Kansas City’s licensed taxi business is about to all but disappear. But not its taxis. On Monday, Missouri Gov. Eric Greitens signed a law pushed by ride-hailing companies Uber and Lyft. It poses lighter regulation than Kansas City’s ordinance governing drive-for-hire businesses. Crucially, it declares that the rules passed in Jefferson City trump those adopted by City Hall.
That Kansas City ordinance had been designed, amid much debate, to adapt to the app-driven business models used by Uber and Lyft. Those companies recruit vehicle owners to make themselves available to customers using smartphone apps to hail a ride. The city wanted those businesses to operate under the same rules as traditional cab companies, including stringent background checks on drivers.
On Tuesday, the CEO of Kansas City’s dominant taxi business said that all but about 40 of the roughly 450 vehicles the company operates won’t bother with a city license come fall. Instead, said Bill George, cabs that have operated under the Yellow Cab and 10/10 Taxi will be shifted to zTrip, a “transportation network company,” or TNC — subject to the same state licensing standards as fellow TNCs Uber and Lyft.
“We were ambivalent about the bill” that Greitens signed into law, George said. “But it gave us the flexibility we needed. … We’re always going to survive.”
Scott Wagner, Kansas City’s mayor pro tem and chairman of the council’s finance committee, said he was disappointed that the state had taken control of overseeing the businesses. “I never celebrate when the city is pre-empted from what it should be able to do,” the council member said. “I am a little disappointed about the decision to transition taxis over to TNCs. But I’m not surprised, because it’s always been the desire to treat those the same.”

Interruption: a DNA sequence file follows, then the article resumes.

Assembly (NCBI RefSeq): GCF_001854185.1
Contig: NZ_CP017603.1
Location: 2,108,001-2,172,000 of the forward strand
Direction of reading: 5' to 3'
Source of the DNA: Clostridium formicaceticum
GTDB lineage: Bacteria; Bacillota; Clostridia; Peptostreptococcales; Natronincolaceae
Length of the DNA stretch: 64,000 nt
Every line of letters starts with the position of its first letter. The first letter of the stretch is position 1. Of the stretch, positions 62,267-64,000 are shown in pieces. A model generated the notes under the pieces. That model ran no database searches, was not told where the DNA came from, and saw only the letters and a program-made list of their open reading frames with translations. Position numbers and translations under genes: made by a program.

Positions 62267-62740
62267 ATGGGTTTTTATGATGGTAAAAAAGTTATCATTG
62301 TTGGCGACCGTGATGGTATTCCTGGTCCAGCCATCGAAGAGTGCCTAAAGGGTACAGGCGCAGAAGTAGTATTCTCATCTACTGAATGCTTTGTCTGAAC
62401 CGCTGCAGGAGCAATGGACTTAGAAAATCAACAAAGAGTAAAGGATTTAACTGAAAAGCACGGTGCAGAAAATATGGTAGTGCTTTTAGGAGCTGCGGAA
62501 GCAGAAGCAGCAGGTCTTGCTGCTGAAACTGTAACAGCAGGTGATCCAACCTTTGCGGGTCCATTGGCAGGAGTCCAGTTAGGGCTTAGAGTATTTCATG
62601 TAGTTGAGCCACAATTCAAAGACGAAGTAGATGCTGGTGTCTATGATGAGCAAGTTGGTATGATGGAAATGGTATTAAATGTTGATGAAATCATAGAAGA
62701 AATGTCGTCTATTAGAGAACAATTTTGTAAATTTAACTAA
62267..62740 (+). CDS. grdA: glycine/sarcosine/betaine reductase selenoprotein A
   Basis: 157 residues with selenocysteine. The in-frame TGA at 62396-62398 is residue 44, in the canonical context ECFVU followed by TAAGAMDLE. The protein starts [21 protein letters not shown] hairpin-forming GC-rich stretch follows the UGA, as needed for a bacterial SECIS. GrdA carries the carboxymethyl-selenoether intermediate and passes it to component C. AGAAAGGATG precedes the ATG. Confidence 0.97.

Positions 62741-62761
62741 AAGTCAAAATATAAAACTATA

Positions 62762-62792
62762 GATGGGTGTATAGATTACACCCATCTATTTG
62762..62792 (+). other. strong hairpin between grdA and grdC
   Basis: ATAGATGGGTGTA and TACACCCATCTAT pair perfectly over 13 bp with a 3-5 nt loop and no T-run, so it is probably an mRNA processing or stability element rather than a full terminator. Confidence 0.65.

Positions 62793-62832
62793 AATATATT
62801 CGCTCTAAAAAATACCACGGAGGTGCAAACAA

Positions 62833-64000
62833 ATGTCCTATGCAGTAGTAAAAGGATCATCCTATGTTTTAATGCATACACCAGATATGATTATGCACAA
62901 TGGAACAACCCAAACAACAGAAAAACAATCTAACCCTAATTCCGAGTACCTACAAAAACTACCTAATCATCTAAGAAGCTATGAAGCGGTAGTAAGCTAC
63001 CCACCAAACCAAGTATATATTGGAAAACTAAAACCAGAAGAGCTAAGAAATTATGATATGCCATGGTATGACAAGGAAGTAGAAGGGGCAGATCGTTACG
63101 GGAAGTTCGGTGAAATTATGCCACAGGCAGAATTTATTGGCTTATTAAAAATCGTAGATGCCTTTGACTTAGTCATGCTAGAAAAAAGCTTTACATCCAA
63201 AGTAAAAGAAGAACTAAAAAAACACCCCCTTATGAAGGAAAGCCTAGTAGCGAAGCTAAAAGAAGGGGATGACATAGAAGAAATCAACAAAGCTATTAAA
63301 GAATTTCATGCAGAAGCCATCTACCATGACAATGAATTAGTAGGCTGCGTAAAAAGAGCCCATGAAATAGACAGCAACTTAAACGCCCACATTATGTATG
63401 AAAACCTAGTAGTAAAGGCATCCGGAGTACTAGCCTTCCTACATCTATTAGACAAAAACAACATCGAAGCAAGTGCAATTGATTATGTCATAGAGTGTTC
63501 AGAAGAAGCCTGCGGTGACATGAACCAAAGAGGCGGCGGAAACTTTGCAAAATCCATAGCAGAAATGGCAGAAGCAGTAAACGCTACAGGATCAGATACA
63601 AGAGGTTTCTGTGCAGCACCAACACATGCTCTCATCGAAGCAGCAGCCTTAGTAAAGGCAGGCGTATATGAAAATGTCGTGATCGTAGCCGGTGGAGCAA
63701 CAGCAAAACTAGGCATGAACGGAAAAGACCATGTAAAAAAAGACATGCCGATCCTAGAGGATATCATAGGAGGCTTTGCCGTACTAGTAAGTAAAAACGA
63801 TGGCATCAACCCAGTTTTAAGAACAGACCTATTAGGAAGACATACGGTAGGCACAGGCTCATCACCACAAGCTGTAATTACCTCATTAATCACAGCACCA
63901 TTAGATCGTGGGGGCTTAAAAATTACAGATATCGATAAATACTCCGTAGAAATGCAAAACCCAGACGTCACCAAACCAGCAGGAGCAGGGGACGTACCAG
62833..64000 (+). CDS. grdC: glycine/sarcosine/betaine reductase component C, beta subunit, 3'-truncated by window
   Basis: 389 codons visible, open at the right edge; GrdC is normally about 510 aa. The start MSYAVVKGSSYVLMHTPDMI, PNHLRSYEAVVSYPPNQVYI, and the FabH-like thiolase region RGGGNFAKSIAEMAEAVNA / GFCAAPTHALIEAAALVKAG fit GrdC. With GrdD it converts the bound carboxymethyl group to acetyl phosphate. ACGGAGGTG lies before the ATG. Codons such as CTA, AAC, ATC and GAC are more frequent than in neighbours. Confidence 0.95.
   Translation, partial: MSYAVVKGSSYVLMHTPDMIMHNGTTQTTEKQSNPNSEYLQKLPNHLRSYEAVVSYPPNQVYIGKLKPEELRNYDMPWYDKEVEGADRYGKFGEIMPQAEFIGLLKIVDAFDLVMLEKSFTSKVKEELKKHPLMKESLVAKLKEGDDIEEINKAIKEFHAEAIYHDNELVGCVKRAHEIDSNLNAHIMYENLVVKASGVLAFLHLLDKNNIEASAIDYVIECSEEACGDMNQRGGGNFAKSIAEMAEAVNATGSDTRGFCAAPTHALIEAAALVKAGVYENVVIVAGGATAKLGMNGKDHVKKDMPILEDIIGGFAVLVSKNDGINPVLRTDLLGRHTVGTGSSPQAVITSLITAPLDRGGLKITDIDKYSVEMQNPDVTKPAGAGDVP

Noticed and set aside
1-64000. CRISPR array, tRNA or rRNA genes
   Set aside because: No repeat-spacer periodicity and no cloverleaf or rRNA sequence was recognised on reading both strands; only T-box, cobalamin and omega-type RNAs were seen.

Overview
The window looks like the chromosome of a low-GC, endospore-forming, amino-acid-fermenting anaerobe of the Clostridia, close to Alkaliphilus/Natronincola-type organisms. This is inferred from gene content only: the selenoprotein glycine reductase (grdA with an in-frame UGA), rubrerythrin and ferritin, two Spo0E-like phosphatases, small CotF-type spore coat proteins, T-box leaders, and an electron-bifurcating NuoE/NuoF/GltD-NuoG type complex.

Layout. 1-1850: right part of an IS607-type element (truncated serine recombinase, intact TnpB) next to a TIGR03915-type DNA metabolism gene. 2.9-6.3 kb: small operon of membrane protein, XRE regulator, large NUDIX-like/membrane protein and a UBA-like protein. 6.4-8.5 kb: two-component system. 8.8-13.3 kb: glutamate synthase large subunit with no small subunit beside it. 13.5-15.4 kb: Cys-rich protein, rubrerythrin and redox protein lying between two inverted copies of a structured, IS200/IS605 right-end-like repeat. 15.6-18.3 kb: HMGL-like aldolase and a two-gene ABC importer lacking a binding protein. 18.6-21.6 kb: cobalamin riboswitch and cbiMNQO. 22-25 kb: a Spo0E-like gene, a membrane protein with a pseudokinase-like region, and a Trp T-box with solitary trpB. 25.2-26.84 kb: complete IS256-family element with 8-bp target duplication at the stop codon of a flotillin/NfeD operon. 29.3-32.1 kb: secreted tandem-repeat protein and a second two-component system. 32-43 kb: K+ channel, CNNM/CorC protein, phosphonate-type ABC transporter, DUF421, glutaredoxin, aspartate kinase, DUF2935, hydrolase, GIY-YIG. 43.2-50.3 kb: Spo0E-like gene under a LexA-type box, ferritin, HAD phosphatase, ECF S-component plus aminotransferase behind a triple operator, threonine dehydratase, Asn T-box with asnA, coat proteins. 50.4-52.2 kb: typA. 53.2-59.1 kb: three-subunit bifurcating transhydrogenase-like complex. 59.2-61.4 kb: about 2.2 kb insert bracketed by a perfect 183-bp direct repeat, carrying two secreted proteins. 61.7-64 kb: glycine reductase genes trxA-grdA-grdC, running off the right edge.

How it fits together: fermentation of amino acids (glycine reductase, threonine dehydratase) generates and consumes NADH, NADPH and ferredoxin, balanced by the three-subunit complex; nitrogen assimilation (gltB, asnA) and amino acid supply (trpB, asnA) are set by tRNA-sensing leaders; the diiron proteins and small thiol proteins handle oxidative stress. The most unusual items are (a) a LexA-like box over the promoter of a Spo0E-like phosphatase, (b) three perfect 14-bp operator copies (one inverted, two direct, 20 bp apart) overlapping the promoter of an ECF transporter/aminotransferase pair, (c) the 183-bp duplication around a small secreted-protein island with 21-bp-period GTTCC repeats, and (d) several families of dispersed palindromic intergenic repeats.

City Hall could lose some revenue if it’s licensing fewer taxis, but it also will have less work to do on inspections and background checks, said Assistant City Manager Rick Usher. “That’s a decision that the state has made,” he said. “Once it’s law, the governor has signed it, it’s just a matter of complying with that. … I don’t think it’s worthwhile for the city to have a chip on our shoulder about regulatory power.”
George said Yellow Cab would continue to get city licenses for 40 to 50 traditional taxis, at a cost of $250 each, so that those vehicles can pick up passengers hailing rides from the curb at Kansas City International Airport. The rest of the fleet will take a can’t-beat-’em-join-’em approach to competing with Uber and Lyft.
Under the zTrip brand, the cars will be available by smartphone app. George notes that unlike the better-known ride-hailing networks that grew out of Silicon Valley, his zTrip cars will also be available by dispatch, can be booked in advance and will accept payments not just through an app, but with credit cards and cash. “We’re all picking up riders on demand for a fare,” George said. “We’re all in the same business. As long as we all have the same flexibility, I’m fine with the new rules.” He expressed a slightly different view. wf